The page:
Choosing the right diet for your pet can sometimes turn out to be a confusing task. Especially if you’ve spent hours sorting through the numerous brands in the supermarket and are trying to decipher their ingredient labels. With some current trends like grain and gluten-free thrown in, it can surely seem overwhelming.
We wrote this blog to demystify the several concepts concerning your dog’s diet. The answer lies not in trying to find the right product but in choosing the right ingredients. The advantage of this approach is that once you’re aware of the essential elements, you can simply check for them in the product and the one that contains all of them wins.
According to the Association of American Feed Control Officials (AAFCO), your dog needs five essential elements to meet their daily minimum requirements. These are:
- Vitamins and minerals
5 Essential Elements For Your Dog’s Balanced Diet
The individual nutritional requirements of each dog depend on a lot of factors such as its size, age, breed, lifecycle etc.
The most crucial component in your dog’s diet is protein. Comprising of amino acids, they are the body’s building blocks that are responsible for adding strength to muscles and repairing body tissues. Proteins also help in providing structure to the body in the form of stronger hair, nails, skin etc. They aid in the creation of hormones, antibodies, neurotransmitters, and enzymes that lead to the smooth functioning of the body.
Since dogs are capable of creating only non-essential amino acids, the other essential amino acids should come from the diet. Proteins should account for 21-26% of a puppy’s diet and 18-25% of an adult dog’s diet.
There are several different sources of protein. It’s best to check with a vet as to which sources are safe for your dog. You may also do trial and error and see which one works.
Some of the common sources of protein are:
- Meat-based protein like chicken, turkey, beef
- Plant-based protein like beans, lentils
- Yak cheese
Carbohydrates provide the necessary energy for daily functioning. Dogs need about 30-70% carbohydrates in their diet.
Some of the benefits of carbohydrates are:
- Breaking down complex carbohydrates into glucose to provide energy
- Providing beneficial fibers to the body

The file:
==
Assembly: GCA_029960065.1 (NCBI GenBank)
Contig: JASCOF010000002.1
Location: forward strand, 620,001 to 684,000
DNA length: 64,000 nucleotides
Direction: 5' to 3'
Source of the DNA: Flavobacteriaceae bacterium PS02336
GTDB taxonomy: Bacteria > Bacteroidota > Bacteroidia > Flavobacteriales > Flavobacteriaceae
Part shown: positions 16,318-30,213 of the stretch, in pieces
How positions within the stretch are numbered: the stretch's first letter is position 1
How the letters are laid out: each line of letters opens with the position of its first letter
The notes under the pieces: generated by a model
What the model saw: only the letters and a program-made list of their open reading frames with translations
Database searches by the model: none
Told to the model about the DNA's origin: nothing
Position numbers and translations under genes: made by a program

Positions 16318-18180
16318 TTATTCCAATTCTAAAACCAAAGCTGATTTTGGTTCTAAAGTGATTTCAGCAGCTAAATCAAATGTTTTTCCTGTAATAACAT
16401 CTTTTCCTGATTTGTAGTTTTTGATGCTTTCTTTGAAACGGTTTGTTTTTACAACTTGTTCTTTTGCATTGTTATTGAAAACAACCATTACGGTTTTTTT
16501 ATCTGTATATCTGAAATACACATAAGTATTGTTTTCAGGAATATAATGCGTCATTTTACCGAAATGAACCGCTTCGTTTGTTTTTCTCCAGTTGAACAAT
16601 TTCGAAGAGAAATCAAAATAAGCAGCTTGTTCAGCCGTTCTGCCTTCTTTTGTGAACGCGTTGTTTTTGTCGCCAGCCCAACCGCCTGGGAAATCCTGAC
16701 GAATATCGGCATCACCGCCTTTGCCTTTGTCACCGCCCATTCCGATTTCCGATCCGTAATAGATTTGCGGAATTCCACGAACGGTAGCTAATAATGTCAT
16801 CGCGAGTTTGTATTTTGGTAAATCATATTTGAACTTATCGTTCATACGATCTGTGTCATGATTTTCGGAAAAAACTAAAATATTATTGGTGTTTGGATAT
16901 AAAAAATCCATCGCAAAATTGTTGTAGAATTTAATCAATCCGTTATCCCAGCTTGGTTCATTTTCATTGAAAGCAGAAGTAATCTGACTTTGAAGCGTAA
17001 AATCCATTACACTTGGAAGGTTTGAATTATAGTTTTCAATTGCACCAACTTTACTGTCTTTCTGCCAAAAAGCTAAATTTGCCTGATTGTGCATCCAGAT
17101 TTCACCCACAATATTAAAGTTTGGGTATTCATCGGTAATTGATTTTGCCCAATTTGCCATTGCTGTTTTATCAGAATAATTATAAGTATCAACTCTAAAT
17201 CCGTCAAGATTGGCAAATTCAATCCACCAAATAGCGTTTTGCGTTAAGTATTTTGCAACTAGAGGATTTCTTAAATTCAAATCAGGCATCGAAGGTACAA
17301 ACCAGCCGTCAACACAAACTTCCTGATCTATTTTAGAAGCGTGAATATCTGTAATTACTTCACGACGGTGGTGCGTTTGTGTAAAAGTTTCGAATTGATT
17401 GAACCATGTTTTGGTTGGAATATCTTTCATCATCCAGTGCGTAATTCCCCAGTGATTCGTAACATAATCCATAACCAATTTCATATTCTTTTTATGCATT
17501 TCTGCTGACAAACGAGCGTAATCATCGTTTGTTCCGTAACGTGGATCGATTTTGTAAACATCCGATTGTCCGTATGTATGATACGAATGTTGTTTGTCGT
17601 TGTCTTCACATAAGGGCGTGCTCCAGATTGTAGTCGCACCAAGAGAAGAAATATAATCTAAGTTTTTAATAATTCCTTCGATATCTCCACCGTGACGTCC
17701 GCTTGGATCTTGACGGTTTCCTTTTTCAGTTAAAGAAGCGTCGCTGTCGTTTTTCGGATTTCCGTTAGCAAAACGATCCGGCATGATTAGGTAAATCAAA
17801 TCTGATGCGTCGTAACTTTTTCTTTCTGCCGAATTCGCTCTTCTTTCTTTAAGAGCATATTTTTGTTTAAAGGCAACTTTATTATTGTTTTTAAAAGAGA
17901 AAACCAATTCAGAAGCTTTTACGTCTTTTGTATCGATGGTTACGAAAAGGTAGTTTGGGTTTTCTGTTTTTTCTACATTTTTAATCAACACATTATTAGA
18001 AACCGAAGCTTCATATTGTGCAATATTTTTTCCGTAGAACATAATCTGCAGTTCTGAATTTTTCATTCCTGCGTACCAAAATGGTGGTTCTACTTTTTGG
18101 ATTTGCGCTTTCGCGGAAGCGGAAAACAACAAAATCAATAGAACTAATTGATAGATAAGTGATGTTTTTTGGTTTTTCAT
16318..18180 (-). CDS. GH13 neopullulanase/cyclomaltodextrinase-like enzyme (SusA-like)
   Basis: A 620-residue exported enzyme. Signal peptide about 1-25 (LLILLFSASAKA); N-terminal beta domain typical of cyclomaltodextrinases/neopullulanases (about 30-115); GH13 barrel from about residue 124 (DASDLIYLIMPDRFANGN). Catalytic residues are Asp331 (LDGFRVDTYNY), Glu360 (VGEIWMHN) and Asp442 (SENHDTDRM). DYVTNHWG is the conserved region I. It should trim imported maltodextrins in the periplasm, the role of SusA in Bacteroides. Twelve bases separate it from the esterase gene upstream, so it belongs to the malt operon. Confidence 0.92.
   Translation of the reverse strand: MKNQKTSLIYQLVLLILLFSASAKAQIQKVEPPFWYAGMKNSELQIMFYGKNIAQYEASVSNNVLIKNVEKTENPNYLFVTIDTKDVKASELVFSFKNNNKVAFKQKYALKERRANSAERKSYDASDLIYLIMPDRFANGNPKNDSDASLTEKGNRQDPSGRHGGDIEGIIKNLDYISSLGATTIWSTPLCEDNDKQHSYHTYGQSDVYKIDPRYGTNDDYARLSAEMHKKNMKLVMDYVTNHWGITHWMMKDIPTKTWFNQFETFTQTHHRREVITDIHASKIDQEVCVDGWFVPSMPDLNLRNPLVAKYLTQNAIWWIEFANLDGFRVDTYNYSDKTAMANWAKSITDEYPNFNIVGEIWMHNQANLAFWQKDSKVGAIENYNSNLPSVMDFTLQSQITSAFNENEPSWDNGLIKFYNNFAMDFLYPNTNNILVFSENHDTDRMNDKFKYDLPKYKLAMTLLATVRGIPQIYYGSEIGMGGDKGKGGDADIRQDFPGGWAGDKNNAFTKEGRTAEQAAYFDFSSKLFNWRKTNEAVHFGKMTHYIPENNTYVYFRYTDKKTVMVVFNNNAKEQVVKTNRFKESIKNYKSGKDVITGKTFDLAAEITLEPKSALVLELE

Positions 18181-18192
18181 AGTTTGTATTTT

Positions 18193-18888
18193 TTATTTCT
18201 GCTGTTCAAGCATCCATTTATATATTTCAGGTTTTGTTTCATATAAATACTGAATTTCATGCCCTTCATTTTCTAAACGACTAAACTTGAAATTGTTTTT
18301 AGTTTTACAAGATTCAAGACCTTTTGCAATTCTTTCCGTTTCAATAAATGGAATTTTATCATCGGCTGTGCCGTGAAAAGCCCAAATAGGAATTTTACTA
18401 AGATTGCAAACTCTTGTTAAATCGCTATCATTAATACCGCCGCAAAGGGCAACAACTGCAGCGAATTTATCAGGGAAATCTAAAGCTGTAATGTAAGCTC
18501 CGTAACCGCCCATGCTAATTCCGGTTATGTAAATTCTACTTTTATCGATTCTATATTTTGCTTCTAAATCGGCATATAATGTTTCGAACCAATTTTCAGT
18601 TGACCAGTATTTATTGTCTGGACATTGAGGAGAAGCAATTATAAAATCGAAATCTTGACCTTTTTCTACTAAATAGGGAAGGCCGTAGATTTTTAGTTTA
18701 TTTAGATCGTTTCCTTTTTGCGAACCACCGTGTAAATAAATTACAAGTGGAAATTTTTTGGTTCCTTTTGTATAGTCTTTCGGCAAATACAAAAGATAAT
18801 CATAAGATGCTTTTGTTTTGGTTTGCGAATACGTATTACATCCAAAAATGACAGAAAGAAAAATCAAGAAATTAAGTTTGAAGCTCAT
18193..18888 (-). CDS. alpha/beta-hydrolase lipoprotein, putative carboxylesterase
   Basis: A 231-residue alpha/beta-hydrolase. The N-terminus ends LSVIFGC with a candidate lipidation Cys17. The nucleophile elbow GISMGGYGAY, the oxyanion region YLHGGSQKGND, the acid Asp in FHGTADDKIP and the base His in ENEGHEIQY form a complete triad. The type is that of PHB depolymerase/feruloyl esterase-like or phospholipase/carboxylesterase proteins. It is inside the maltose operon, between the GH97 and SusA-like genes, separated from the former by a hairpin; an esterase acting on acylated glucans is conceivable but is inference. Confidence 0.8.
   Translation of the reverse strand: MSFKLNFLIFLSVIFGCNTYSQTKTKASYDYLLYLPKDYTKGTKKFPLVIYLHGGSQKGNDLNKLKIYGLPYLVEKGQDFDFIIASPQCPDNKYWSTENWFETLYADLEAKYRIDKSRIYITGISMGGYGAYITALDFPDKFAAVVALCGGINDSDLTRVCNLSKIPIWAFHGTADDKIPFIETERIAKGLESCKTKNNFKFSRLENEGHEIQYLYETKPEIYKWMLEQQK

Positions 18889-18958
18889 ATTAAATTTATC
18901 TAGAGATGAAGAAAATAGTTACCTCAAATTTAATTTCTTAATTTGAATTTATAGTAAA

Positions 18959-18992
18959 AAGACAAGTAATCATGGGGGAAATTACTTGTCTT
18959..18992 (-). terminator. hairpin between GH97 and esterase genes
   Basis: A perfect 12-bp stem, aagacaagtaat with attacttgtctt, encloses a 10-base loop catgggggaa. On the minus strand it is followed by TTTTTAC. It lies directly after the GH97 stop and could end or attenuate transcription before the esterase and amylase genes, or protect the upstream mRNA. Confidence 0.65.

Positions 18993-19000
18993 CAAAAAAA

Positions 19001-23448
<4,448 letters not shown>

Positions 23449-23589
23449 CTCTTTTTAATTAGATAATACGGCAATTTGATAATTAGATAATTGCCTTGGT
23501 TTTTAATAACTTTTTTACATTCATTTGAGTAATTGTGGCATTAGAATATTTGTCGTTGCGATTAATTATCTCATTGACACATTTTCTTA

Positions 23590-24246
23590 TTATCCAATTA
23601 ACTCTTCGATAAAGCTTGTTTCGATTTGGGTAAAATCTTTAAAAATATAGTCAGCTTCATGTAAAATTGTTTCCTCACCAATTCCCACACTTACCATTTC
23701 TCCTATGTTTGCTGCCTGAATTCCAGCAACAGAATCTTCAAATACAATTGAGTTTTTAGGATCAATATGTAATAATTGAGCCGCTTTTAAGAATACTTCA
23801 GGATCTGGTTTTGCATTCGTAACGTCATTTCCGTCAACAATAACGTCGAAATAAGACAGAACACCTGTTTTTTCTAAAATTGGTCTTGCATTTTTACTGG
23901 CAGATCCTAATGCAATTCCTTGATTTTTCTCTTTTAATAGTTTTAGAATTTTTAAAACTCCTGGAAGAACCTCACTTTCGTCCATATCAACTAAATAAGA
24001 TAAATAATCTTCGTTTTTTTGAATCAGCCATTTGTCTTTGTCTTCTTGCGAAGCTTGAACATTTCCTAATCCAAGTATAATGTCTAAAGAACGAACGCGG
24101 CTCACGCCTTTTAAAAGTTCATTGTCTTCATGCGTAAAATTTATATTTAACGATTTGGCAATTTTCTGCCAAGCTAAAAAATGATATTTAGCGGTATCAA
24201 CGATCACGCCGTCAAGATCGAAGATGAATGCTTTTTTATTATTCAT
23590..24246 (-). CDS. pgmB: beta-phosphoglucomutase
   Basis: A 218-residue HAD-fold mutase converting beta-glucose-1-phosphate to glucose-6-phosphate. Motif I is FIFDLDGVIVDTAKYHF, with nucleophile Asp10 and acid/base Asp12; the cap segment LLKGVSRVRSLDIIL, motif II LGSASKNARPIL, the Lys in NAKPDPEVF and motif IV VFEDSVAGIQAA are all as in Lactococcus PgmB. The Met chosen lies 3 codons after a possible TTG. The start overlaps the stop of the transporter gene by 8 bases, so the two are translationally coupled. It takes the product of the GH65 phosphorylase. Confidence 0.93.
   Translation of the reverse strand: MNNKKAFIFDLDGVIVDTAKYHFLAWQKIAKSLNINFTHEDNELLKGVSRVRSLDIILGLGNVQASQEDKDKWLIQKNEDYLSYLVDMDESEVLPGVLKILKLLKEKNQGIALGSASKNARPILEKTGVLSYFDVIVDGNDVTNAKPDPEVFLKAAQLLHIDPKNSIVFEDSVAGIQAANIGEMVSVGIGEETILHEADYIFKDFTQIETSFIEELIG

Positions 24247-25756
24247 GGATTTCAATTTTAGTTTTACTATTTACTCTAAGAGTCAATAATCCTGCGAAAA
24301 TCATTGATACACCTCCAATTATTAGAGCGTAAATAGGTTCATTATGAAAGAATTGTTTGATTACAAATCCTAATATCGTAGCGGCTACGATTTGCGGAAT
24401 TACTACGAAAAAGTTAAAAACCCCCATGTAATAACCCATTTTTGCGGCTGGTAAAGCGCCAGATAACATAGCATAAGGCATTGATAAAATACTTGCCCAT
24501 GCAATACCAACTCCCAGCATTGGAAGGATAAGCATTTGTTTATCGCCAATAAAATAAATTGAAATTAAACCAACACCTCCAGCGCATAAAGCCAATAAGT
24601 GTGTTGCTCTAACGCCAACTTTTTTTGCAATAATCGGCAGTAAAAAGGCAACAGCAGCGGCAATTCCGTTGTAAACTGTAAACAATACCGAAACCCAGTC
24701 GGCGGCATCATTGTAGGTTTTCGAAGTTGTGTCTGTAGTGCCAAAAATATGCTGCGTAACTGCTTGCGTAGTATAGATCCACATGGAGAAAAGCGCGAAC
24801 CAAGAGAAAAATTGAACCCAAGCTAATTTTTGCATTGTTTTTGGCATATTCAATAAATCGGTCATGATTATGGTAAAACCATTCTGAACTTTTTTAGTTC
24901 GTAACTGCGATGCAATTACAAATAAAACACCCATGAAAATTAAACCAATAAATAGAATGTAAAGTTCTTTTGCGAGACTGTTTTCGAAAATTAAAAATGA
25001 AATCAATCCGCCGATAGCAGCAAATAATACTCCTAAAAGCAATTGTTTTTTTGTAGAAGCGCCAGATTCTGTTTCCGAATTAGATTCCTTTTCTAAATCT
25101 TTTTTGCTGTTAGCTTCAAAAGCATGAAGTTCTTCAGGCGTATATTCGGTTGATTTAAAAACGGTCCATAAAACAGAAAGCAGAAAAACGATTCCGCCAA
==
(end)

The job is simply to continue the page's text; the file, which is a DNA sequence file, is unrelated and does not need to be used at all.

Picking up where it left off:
Some of the common sources of carbohydrates are:
- Sweet Potato
Fibers are considered unimportant since they aren’t that easily digestible, but, they can have several benefits too. Fiber can be derived from apples, pumpkin, carrots, broccoli, kale, kelp, bananas, avocado, peaches, tomatoes, and beet pulp. They don’t provide any necessary nutrients but can help them remain full, thus preventing obesity. They also help in maintaining colon health, assisting in digestion and controlling blood sugar levels in diabetic dogs.
Some dogs may be allergic to grain as well. For them, including gluten and grain-free dog treats in their diet will make more sense. Again, it’s always advisable to get a vet involved before taking major decisions about your pet’s diet.
Fats are the most concentrated sources of energy and provide double the energy in comparison to proteins and carbohydrates. There is a common misconception that fat is bad since they can add calories. It’s definitely true that there should be a proper balance of providing fats and should account for around 10-15% of your dog’s diet.
Fats play an important role in the daily functioning of your dog’s body. Fats contain essential fatty acids which help in cell structuring and functioning. They also help keep your dog’s coat and skin healthy and shiny. Fats are responsible for the absorption of fat-soluble vitamins and promoting a healthy nervous system. They contain Omega-3 and Omega-6 fatty acids, the lack of which can cause problems like impaired vision and hearing.